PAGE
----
I'm looking at a worksheet that expresses boolean logic expressions using multiplication, addition, and apostrophes; something I've never seen before.

I can make a guess that the apostrophe is equivalent to ¬ (except it's suffixed instead of prefixed). But I'm not sure what the addition and multiplication of the variables/propositional atoms would mean. Furthermore, I don't know how a boolean logic formula can "output" something other than just a truth value...

I can't seem to piece together with certainty the meaning of this representation. Could anyone take a look at the below example and maybe make a guess as to a translation of this representation to the more traditional ^, v, and ¬ symbols?

This arose in the context of digital logic in terms of logic gates and such on a CPU, if that makes a difference.

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An alleged truth table of the above two expressions (the first row is filled in as an example):

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  • $\begingroup$ @ShyPerson Thank you very much! I guessed that but didn't think it worked, but looking back now it would make sense! Do you know why they have a specific term written in the box? Is that just the term in the expression that turns out to be true, do you think? $\endgroup$ – James Ronald Nov 4 '19 at 12:52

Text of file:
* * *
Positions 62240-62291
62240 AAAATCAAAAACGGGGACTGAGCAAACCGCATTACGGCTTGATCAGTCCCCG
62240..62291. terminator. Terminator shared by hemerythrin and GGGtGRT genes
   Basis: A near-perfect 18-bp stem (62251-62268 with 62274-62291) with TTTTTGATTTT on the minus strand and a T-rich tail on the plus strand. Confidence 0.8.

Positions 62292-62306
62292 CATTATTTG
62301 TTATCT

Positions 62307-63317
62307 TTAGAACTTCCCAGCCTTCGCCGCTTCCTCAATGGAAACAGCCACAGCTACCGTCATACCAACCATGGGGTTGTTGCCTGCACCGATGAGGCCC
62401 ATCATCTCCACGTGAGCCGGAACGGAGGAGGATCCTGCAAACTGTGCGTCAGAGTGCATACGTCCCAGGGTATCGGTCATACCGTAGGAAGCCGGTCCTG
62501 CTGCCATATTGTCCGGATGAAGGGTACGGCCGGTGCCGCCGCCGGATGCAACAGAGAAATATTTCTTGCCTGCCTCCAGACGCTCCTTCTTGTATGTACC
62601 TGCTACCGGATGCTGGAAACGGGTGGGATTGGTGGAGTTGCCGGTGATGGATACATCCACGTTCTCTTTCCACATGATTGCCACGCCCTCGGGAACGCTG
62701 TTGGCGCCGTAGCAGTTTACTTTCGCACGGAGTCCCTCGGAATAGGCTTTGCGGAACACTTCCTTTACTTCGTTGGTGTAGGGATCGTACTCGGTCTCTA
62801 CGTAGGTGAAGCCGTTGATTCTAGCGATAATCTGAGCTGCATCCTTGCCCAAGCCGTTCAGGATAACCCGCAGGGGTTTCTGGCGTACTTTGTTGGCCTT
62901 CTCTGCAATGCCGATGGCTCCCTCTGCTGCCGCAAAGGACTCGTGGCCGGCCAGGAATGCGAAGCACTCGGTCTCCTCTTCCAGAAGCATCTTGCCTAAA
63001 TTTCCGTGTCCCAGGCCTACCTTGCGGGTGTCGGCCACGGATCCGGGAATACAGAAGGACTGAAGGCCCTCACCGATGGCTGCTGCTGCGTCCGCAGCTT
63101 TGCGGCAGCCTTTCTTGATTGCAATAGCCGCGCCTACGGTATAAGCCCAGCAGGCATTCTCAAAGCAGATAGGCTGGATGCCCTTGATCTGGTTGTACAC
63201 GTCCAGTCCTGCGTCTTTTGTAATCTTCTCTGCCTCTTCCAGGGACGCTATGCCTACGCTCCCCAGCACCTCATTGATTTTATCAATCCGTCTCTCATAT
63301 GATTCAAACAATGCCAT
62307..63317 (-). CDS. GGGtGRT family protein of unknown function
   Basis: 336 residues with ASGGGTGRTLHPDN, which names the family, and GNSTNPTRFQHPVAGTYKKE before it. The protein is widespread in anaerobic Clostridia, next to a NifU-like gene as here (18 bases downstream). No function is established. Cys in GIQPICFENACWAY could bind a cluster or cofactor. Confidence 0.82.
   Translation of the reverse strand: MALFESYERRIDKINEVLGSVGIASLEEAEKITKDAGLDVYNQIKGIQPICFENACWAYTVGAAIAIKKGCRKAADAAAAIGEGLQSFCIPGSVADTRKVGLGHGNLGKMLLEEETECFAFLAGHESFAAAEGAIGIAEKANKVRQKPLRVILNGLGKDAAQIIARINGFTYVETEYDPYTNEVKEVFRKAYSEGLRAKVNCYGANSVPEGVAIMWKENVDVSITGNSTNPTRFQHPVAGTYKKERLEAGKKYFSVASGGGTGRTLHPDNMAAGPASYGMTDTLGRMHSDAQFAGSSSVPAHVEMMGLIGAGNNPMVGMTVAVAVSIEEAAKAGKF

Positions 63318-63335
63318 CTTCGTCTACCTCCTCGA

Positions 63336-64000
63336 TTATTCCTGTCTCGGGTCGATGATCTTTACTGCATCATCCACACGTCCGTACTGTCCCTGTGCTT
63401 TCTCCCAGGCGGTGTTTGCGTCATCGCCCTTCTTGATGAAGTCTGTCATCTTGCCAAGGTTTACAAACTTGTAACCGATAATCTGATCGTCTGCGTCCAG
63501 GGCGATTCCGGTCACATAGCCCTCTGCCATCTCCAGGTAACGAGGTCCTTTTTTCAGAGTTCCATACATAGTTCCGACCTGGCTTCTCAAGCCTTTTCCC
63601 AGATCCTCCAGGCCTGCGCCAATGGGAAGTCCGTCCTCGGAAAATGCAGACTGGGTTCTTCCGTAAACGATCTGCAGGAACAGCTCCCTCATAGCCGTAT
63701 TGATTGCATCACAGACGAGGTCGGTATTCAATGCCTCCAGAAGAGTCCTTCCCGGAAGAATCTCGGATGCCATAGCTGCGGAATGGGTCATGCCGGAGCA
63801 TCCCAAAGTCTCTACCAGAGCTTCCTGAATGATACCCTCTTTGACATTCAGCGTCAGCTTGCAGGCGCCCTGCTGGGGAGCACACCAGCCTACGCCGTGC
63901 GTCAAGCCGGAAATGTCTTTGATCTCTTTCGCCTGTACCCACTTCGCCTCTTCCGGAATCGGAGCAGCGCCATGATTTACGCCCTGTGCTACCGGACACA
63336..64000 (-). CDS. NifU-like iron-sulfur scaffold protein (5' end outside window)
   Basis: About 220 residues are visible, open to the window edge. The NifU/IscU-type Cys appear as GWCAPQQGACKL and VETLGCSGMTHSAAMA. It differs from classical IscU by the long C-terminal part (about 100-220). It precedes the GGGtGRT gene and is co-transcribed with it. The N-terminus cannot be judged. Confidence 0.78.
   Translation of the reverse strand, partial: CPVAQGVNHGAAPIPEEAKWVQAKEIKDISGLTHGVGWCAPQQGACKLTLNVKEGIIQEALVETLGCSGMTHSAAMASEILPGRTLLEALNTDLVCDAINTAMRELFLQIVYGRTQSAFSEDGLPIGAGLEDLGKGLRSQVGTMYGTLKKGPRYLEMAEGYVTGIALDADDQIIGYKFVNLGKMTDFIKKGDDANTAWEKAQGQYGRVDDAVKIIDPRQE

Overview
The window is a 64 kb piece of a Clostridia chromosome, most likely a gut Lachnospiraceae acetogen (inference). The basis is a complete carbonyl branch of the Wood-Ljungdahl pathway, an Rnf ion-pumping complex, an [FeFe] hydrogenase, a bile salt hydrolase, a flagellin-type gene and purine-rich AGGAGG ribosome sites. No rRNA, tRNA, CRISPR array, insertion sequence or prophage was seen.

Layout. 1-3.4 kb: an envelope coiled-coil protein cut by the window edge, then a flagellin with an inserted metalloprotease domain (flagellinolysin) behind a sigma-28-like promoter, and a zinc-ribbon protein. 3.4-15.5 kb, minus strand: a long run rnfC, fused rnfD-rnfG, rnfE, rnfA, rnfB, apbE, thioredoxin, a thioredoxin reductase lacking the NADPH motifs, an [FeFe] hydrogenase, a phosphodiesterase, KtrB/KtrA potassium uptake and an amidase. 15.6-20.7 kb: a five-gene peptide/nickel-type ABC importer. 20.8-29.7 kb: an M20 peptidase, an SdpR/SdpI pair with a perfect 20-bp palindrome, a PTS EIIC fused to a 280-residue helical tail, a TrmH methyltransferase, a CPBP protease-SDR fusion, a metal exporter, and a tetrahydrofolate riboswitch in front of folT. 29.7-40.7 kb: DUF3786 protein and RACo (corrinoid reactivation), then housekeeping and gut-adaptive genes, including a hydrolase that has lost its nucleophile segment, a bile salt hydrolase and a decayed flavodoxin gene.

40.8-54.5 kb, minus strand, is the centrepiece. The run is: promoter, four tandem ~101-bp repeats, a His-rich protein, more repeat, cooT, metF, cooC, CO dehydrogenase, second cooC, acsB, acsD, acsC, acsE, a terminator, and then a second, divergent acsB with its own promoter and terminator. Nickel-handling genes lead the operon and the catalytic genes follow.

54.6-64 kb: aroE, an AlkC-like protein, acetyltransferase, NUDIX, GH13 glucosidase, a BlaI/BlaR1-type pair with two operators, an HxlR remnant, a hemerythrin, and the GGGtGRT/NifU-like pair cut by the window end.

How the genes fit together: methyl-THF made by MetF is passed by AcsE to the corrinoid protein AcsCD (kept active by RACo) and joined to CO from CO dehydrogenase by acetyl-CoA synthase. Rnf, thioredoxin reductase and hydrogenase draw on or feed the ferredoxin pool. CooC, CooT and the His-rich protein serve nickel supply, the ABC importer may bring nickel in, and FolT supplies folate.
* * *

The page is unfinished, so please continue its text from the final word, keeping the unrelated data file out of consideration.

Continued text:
• $\begingroup$ @JamesRonald: Yes, it looks like that's the term that makes the whole expression true. $\endgroup$ – ShyPerson Nov 4 '19 at 19:16
  • $\begingroup$ @YuvalFilmus: Thanks for the encouragement to create an answer. I guess I'm still unsure about when to create a comment versus an answer. Is there some documentation somewhere that would clarify this? Many thanks $\endgroup$ – ShyPerson Nov 4 '19 at 19:17
  • $\begingroup$ @ShyPerson Generally speaking, it’s better for questions to have an answer. $\endgroup$ – Yuval Filmus Nov 4 '19 at 19:18
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    $\begingroup$ Do not post pictures of formulas, please. You can use LaTeX to type them, it's a lot more polite and generally friendlier. $\endgroup$ – Andrej Bauer Nov 4 '19 at 19:25

Usually $+$ means $\lor$, "multiplication" means $\land$, and $'$ means $\lnot$.

  • $\begingroup$ Thank you very much for the help! $\endgroup$ – James Ronald Nov 5 '19 at 17:15
  • $\begingroup$ Sure! Happy to. $\endgroup$ – ShyPerson Nov 5 '19 at 21:29

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